Posted by: Rebecca | March 23, 2012

The cellar door

At a sunny 26 degrees, yesterday was indeed glorious and I spent all day down at St Kilda, lying on the beach reading (yes, reading!) and eating mini apple crumble on Aclam St – heaven 🙂

Today (Tuesday), however, has been a complete contrast. They say in Melbourne, you can get 4 seasons in 1 day, and I think today was that day. At 10am it was 24 degrees, by noon it’d dropped to 16 and was pouring down. By 3pm it was glorious sunshine but, by nightfall, there was talk of snow about an hour’s drive up the road!

So, a day to be inside. And as the first day with the parents and car, what better option to consider, than a road trip up into the Yarra Valley?! The only snag with this idea was which winery to choose; the brown sign listing them all was bigger than the M6 toll charges sign! (One for Mr O’Connor, methinks…)


So, as Mum had been advised to try Chandon, we started there. And didn’t get any further, strangely enough! They took us round the tour (clearly learning from experience that, most who do this, in fact only do so to get the free samples at the end). Thus it was more like a well-polished recital, with intermittent stops at relevant points and concluding with an air-lock in the cellar – perfect – 30 minutes, start to finish!

As we were ushered through the cellar door, we were asked perhaps the silliest question of the day – would you like to taste any?… Not sure of the Aussie equivalent of ‘is the Pope catholic?’ but the looks on everyone’s faces said it all. We weren’t asked again. Instead, we samples a series of sparking whites; both vintage (using grapes from the same year, a year which can be distinguished by the style / flavour / climate / conditions of that year) and non-vintage (blended from a mixture of grapes from various years). This answered the first question; do all Chandon’s wines taste consistent? Answer: if it’s a vintage, no (it’ll depend on the year, so a Chandon Chadonnay from 2006 will be different to a Chandon Chardonnay from 2007). Whereas, a non-vintage will be more consistent (ie the grapes are blended to aim for a consistent taste). Now I know – best try some to make sure…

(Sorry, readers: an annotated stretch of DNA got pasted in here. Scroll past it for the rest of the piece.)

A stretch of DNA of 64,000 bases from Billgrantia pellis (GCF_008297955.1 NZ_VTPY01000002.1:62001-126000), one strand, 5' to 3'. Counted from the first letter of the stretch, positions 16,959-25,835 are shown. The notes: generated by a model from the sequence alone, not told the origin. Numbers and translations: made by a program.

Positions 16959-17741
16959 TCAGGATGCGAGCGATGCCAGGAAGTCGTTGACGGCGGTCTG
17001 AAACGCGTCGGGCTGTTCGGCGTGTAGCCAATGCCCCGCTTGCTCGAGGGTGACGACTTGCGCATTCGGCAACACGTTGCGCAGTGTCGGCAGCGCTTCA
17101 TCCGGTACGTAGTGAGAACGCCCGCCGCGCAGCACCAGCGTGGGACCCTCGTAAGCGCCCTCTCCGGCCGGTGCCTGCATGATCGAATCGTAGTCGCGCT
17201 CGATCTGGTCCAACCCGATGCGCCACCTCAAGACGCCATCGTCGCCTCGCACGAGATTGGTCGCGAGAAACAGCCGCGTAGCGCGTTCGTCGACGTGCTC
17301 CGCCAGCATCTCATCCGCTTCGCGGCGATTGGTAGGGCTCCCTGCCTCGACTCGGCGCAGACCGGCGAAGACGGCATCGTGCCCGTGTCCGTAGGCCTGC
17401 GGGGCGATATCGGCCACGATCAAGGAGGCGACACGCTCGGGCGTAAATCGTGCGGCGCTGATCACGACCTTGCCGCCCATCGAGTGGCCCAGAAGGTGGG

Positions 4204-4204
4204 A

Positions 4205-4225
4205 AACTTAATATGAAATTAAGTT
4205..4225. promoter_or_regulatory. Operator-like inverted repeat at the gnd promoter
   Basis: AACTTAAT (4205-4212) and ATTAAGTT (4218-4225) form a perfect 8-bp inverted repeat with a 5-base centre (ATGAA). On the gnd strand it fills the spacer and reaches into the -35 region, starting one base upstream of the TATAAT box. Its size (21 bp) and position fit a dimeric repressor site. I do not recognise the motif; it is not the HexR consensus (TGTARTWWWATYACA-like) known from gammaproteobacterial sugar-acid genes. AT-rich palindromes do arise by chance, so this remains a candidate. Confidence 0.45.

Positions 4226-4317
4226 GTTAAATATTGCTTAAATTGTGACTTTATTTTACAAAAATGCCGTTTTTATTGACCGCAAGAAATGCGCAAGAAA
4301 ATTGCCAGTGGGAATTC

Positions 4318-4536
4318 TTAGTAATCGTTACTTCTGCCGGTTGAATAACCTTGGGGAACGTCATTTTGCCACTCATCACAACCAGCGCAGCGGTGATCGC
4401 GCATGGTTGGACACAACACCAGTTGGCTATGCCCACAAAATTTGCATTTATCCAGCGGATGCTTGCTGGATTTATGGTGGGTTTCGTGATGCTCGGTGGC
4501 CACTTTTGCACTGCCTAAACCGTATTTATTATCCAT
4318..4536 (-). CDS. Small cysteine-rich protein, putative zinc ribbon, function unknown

Typically, my favourite was the 2006 Vintage Cuvee – the only sparkling white which cannot be purchased outside the winery. Bugger. *hic*

So what other whites were there? I’m not usually a white wine fan; chardonnay, pinot noir and pinot something-or-other-else (the three grape varieties which go into champagne-style sparkling white wine) don’t really float my boat. Unless they’re sparkling *hic* I do like the bubbles as they give the wine a special kind of edge which generally indicates something is being celebrated, right *hic*

But red is more my style, and the Chandon Pinot Noir does not disappoint. A smooth body, with tannins which … *hic* …well it smells nice, looks good as it trickles down the glass, and the general pleasure of sticking my nose into the glass, breathing in (without looking like an arrogant twit in a restaurant) and feeling half-cut before a drop has passed my lips *hic*.

But the best is yet to blow my mind. “Have you tried our sparkling red, madam?” WHAT? RED, SPARKLING? But that’s just wrong, isn’t it?… Absolutely not! In fact, it couldn’t be more right, if it moved into the left lane in Melbourne, with its right indicator going, waited til the lights went amber and commenced right hand down, turning across the tram lines. It was sensational. I loved it. More than any other wine I’ve tasted (perhaps excluding Boschendal) and guess what… this one isn’t available outside the winery either! GUTTED! *hic* Whilst I could have brought it home in my case, with the pressuring in the bubbles, and little space in my bag, we all know what would happen! So that’ll remain one of the wonders of my trip – Moet’s sparkling red Chandon. Divine.

Ttfn *hic* /Boxy xx


  1. Hi Rebecca, it looks like you are having a great time and it is fun to experience it on your blog!
    Take Care,

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